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GMC urged to regain doctors’ trust following Bawa-Garba case


By Beth Gault, Valeria Fiore
6 June 2019

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The General Medical Council (GMC) must rebuild doctors’ trust following its handling of the Bawa-Garba case, a review has said.

The Independent review of gross negligence manslaughter and culpable homicide, published today (6 June), encouraged the GMC to ‘acknowledge that its relationship with the medical profession has been severely damaged’ by how it dealt with the case.

The review was commissioned by the GMC in 2018 following the death of six-year-old Jack Adcock in 2011 and the conviction for gross negligence manslaughter and subsequent striking off of senior trainee paediatrician Dr Hadiza Bawa-Garba.

According to the review, many doctors have ‘lost confidence’ in the GMC which – despite the Medical Practitioners Tribunal Service’s decision not to struck Dr Bawa-Garba off the medical register in June 2017 – appealed against that decision in the High Court in January 2018 and had the doctor removed from the profession.

GMC chief executive Charlie Massey said: ‘One thing this report and its recommendations make clear is that a just culture requires a lot more than the actions of a single regulator.’

He added: ‘The report highlights the new evidence that the public are acutely aware of the pressures facing UK heath systems, and that this can affect their confidence in the care doctors are able to provide.

‘This reinforces why we must all do what we can to make sure doctors are training and working in safe environments, for the benefit of patients, and why the GMC must work with the system to effect change.’

‘Consternation and outrage’

In his foreword of the review, its chair Leslie Hamilton said: ‘The decision of the GMC to seek this doctor’s erasure from the medical register following her criminal conviction caused consternation and outrage across large sections of the medical profession in the United Kingdom and overseas.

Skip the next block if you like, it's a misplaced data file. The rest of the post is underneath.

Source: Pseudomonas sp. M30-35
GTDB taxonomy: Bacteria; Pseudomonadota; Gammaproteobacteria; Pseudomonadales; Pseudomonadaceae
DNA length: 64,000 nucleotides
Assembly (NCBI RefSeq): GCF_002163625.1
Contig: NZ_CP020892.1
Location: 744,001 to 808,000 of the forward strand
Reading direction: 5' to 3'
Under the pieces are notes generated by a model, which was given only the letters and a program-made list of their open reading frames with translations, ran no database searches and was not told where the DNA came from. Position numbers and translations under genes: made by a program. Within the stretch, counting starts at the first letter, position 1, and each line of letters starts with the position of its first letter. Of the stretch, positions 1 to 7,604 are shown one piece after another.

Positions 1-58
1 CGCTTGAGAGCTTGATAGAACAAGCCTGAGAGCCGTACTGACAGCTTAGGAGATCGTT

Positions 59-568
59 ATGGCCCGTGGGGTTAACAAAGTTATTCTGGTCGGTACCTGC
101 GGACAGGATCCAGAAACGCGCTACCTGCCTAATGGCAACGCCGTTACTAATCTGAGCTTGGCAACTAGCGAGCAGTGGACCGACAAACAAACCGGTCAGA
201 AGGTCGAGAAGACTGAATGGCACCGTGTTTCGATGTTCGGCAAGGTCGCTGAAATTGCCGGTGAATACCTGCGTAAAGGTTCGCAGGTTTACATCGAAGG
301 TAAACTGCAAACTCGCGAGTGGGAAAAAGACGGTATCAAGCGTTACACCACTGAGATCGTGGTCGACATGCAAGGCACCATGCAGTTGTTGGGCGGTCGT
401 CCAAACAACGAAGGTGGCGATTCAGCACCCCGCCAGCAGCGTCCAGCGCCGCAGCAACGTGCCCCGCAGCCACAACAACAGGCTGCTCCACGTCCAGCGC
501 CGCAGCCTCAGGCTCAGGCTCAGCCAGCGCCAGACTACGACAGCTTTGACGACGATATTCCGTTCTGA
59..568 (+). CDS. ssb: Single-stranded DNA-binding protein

‘Some described it as a “toxic fear”. Many questioned why an individual trainee working under pressure should carry the blame for what they considered to be wider systemic failings within her working environment.’

Key recommendations

The review put forward a series of recommendations for the GMC, the Government and other healthcare organisations to consider.

These include:

  • Reducing the GMC’s timescales for progressing fitness-to-practise cases to medical practitioner tribunals and removing the regulator’s right to appeal Medical Practitioners Tribunal Service decisions, which was also suggested in the Williams review last year.
  • A call on the GMC and other healthcare sector organisations to demonstrate commitment to equality, diversity and inclusion after it found that certain doctors felt ‘particularly at risk’ of investigation, including BAME doctors.
  • A need to ensure doctors’ reflections were legally protected and called on the Government to consider this change in law.
  • That local healthcare service provider investigations should be more consistent across England and Wales in particular.

A Department of Health and Social Care spokesperson said: ‘We welcome Leslie Hamilton’s review and as part of our NHS long-term plan we are working to support a just, learning culture that will improve patient safety and better support healthcare professionals, patients and their families.

‘We consulted on proposals to reform the legislative framework of professional regulators and are considering which reforms should be taken forward.’

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